Dave Rennie will start with "a clean slate" in his second year in charge of the Wallabies, adamant gold jerseys will be earned through performance rather than reputation.
The national team mentor will join Wallabies coaching staff at the end of each round of Super Rugby AU to pick a Test XV based on form ahead of the end of season internationals.
Rennie says it will give him a starting point when the time comes to pick a Wallabies squad with last year's performances now serving as little more than a distant memory.
It mirrors the method Rennie's staff used last year and serves as a warning shot to players chasing a Wallabies berth after 10 players earned Test caps last year to usher in a new era.
Rennie's first season in charge of the Wallabies left rugby fans with a hollow feeling. There were glimpses of promise like a win over the All Blacks and a draw in New Zealand.
But they were countered by Australia's heaviest defeat against the All Blacks in 117 years of trans-Tasman Test rugby and frustrating draws against Argentina which kept the Wallabies from winning the Tri Nations.
"We're starting with a clean slate," Rennie said.
"We're well aware of the guys who played for us last year, there are players who we hope come through this year, there are good young kids. Everyone starts with a clean slate.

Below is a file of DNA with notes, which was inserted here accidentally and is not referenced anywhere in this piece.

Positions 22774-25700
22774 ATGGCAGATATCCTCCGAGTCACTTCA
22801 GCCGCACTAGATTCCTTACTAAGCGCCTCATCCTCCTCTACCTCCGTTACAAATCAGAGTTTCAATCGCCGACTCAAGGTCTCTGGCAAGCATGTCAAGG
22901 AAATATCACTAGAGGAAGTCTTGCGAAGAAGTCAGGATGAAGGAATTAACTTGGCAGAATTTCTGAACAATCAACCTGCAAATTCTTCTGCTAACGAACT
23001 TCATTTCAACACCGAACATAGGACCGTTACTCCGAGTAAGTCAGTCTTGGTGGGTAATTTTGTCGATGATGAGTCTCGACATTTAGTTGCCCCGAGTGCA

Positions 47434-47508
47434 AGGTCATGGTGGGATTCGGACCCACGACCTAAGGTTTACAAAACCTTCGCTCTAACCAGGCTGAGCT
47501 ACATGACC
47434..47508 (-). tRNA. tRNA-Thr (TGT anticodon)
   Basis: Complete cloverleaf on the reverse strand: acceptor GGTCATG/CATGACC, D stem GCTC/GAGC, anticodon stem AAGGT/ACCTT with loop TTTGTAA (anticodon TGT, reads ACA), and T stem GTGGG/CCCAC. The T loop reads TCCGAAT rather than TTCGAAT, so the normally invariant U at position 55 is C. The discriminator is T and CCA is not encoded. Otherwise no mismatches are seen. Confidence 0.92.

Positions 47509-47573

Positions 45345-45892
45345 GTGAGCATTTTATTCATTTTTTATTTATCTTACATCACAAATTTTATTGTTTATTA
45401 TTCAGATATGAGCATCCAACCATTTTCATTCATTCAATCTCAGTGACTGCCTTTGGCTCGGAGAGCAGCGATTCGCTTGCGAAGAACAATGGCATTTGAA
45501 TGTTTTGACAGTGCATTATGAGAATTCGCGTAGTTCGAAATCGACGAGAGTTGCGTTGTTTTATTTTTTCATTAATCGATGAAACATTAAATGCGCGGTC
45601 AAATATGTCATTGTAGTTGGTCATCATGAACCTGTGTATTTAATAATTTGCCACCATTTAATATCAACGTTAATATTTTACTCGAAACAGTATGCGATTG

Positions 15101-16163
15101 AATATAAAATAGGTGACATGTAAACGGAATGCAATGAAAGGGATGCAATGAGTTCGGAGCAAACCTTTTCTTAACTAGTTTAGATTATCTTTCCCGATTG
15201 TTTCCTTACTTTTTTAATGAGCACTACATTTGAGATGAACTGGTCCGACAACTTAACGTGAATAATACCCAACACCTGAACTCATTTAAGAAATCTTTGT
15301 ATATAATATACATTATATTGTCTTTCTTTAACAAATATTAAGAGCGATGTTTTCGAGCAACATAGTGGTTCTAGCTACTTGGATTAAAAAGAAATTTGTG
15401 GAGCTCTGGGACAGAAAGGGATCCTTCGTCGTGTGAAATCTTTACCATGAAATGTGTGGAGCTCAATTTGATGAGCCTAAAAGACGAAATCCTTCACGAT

"The thing is, you've got to earn the right to be a Wallaby and it's going to be through performance rather than reputation.
"The rivalry within the Aussie comp, they're almost trials every week. You're playing against guys you're competing with for a Wallaby jersey. They're great match-ups from our perspective.
"We're excited, we generally will get together and discuss what we've seen on the weekend, and we'll pick a Test XV, a bit of a form XV, just to give us a bit of an understanding of where guys are at and how they're going.
"We look forward to doing that after a good couple of games this weekend."
The Super Rugby AU competition launches with the NSW Waratahs' clash with the Queensland Reds in Brisbane before the ACT Brumbies meet the Western Force in Perth on Friday night.
The pursuit of domestic glory runs alongside Super Rugby Aotearoa across the ditch, with the domestic competitions a pre-cursor to Super Rugby Trans-Tasman.
It is a major leap towards normality as officials from both sides of the Tasman set their sights on a unified competition for 2022 and beyond.
"Playing the Kiwi sides, we know they've got a lot of powerful athletes who are generally highly skilled and play a real fast high skill, high speed game, that's a really good challenge for our guys," Rennie said.
"It's important because it's good for both games. Teams are slightly different, they have different skill sets. If all teams defend the same, for example, and we come up in a Test match against someone who attacks completely differently, it becomes tough to deal with.
"We look forward to it. Hopefully from a COVID perspective the borders are open and it's easy to travel between the two countries. It's great to see how our boys measure up.
"There is amazing depth in New Zealand rugby, so it's a great opportunity for our clubs to test themselves against the Kiwis."